Most studies of Patrick White's fiction are devoted to elucidating archetypal patterns, symbolic configurations, and thematic preoccupations, and generally to praising the way White's fictional elements combine to form a religio-mystical worldview.
Few have questioned this critical approach to White; fewer still have questioned White's vision itself. Yet, according to the author, questioning is in order—for Patrick White is a man divided. One part of him strives for permanence, for the ideal, in a world he knows is contingent and temporal, a world that will undermine his striving. This leads him as a novelist to devalue human life and to impose arbitrary, symbolic resolutions on his novels. This has been the focus of most critics. But there is another side, a part of White that strains away from the dualism of idealism versus despair and towards a vital wholeness that can be found, not in a world beyond the one we live in, but in human relationships. It is this side of Patrick White, argues Laurence Steven, that is the source of his genuine power as a novelist.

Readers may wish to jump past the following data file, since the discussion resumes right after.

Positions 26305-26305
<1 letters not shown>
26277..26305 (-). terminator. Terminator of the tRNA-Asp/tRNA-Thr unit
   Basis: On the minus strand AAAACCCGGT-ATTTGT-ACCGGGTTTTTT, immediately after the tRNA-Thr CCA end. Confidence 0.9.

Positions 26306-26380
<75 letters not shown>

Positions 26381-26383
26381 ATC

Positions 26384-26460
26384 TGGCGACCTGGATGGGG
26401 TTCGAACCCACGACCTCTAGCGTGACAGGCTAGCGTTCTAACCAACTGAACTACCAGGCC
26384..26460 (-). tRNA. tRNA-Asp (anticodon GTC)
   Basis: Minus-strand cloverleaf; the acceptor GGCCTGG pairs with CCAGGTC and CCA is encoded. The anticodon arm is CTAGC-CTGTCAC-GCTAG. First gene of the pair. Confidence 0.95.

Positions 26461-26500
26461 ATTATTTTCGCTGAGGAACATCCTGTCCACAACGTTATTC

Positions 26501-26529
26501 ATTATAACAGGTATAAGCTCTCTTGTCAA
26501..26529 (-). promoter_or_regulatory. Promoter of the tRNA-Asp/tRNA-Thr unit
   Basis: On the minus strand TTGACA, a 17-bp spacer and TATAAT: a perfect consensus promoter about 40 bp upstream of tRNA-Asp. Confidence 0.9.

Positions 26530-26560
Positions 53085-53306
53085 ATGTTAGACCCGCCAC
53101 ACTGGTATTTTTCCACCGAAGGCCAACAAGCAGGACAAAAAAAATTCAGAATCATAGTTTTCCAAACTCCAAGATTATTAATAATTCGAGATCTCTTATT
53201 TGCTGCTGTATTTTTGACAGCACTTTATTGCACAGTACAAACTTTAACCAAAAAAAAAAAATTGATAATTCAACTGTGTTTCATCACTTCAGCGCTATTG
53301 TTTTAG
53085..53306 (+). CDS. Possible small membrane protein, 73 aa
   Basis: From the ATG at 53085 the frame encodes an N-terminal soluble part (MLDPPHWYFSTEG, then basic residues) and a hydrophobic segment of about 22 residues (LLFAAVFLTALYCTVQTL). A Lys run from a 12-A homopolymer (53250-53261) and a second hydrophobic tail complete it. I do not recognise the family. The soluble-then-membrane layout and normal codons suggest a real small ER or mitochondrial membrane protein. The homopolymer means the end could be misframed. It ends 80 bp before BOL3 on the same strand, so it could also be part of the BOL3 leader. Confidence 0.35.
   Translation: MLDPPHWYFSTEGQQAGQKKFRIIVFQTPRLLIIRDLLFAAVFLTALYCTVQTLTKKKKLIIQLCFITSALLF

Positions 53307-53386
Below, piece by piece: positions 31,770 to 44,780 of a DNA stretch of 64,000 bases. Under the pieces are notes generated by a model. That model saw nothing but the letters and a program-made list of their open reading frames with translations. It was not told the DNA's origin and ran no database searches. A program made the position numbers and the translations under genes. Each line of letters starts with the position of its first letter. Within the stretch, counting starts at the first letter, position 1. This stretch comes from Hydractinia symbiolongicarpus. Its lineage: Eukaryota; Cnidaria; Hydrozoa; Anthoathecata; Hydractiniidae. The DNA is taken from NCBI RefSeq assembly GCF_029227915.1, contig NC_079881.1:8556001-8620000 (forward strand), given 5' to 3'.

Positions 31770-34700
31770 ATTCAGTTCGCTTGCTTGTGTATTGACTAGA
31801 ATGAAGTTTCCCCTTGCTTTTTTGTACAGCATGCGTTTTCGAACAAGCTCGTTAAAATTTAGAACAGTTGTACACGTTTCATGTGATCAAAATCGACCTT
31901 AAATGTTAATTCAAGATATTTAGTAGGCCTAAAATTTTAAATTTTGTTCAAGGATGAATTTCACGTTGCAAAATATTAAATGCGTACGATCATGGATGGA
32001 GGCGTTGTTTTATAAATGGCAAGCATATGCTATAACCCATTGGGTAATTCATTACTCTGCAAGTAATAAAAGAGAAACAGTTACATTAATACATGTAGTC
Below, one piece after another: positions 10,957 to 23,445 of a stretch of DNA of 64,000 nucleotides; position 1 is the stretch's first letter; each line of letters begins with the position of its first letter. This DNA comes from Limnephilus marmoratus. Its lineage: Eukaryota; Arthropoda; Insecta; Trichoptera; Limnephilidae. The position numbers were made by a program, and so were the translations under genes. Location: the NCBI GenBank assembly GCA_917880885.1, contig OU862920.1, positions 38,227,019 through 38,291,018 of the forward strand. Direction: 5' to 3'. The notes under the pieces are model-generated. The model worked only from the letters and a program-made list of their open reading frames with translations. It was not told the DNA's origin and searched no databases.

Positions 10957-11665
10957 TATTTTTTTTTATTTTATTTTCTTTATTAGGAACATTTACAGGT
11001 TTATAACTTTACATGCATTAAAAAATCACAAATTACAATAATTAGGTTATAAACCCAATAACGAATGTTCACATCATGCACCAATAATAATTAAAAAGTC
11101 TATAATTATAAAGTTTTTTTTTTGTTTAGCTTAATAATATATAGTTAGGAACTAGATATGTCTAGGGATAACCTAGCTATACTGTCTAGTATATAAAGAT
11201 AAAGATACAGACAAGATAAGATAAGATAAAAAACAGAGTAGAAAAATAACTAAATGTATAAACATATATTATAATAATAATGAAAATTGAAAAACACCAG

An important challenge for the critic is "to develop an ability to see, within the restrictive compass [White's] symbolic designs impose on the novels, 'the new shoots,' as [D. H.] Lawrence would have it, which indicate new life, new creativity, and which point towards a wholeness which human beings can embrace as their own" (Introduction).